It appears that Bus Rapid Transit (BRT) is going to save the transportation budget in two cities that recently completed studies concluding that this transit option would be cheaper and cover more distance.
Detroit Mayor Dave Bing, Gov. Rick Snyder and U.S. Transportation Secretary Ray LaHood scrapped the city's $528 million light rail project and instead chose a regional BRT system, saying economics was the primary factor. Nashville, Tenn., found that a BRT system will cost half as much to build as streetcars, but still draw the same number of riders.
This news wasn’t too surprising. Every year for our April issue, when I ask transit systems across the U.S. and Canada about their BRT project plans and why they chose them over other transit options, nearly all of them say it was cheaper than light rail.
However, with last week ‘s announcement that “high-speed rail is dead in America” in Slate.com, and a recent poll that showed 59% of Californians surveyed would not vote for the state’s high-speed rail project if given another opportunity, it seems like there’s an assault on rail right now that may be in part guiding these decisions. Is this just about money? Is rail becoming outmoded? What do you think?
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Read our METRO blog, "Make the season for giving last all year long," here.
Agencies that use Twitter to respond to users’ complaints or answer questions get more positive Twitter reaction and more civil discourse online, according to Lisa Schweitzer the author of a recent study analyzing tweets of public transit agencies. “It’s about the marketing potential of social media — a lot of public transit agencies are simply tweeting their problems to the world by blasting out late service announcements. That’s not a good use of Twitter,” she says. “Transit agencies can influence the tone of the discussion by interacting with patrons online,” Schweitzer explains. “It gives people something to respond to, and it reminds people that somebody is listening.”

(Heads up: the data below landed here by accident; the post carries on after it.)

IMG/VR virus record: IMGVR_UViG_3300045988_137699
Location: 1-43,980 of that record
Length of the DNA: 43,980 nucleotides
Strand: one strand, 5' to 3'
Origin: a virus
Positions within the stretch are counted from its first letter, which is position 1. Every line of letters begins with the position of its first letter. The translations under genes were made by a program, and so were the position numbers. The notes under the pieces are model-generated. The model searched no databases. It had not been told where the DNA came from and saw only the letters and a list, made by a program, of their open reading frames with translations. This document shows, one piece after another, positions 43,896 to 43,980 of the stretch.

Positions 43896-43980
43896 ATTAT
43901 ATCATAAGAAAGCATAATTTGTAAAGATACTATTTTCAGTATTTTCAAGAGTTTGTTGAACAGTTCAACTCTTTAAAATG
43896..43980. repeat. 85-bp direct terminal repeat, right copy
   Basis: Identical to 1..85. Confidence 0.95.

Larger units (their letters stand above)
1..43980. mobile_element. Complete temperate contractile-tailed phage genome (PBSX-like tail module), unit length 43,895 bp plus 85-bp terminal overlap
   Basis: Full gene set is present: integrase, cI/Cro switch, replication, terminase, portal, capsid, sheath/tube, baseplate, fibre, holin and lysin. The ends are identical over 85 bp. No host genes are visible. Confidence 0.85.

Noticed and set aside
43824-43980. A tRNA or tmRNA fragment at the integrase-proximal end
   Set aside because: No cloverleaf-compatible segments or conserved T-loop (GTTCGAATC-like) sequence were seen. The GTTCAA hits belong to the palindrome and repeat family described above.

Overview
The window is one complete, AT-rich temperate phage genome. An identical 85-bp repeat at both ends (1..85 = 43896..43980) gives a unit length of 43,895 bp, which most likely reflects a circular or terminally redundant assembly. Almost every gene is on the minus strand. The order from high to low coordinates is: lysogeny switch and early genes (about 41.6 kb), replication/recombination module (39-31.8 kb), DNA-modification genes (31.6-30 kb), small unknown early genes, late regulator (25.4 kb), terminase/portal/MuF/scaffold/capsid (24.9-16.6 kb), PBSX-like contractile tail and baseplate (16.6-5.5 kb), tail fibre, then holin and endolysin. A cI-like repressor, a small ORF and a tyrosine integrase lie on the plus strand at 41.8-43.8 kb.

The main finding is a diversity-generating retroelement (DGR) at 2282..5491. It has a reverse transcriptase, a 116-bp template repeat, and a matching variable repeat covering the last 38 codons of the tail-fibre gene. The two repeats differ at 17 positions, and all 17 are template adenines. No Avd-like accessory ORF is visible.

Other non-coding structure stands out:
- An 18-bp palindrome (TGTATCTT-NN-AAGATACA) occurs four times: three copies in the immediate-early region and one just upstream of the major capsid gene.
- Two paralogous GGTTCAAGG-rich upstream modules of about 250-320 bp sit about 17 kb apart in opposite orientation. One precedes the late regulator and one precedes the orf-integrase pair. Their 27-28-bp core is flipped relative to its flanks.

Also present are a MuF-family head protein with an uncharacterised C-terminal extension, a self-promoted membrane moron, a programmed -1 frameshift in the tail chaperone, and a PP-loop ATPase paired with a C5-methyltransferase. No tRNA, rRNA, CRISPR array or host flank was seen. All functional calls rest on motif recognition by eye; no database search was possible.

Usually by early January, I will hopefully have taken down the last of our holiday decorations and eaten or given away the remaining sweets that have become a part of my regular diet during the month of December. Then, of course like most people, I’ll think about ways I want to improve myself for the coming year. Whether it be exercising more (walking from the parking lot to my office doesn’t count), eating less ice cream or managing my email better. The latter practice alone would help improve my efficiency at work immensely. I’m sure you probably feel the same way.
A new National Resources Defense Council (NRDC) study solidifies what the American Public Transportation Association’s (APTA) Transit Savings Report has been telling us for years now: riding public transportation can save users money.
June 20 will mark the 8th annual National Dump the Pump Day sponsored by the American Public Transportation Association, in partnership with the Sierra Club and the Natural Resources Defense Council.
Driving a bus never looked easy. Living in California and being stuck in my car as much as I am, I’ve always had tremendous respect for the men and women who operate buses on a daily basis. So, when the call came that I would get my shot to drive in Sunday’s APTA Bus Roadeo, I was both excited and nervous.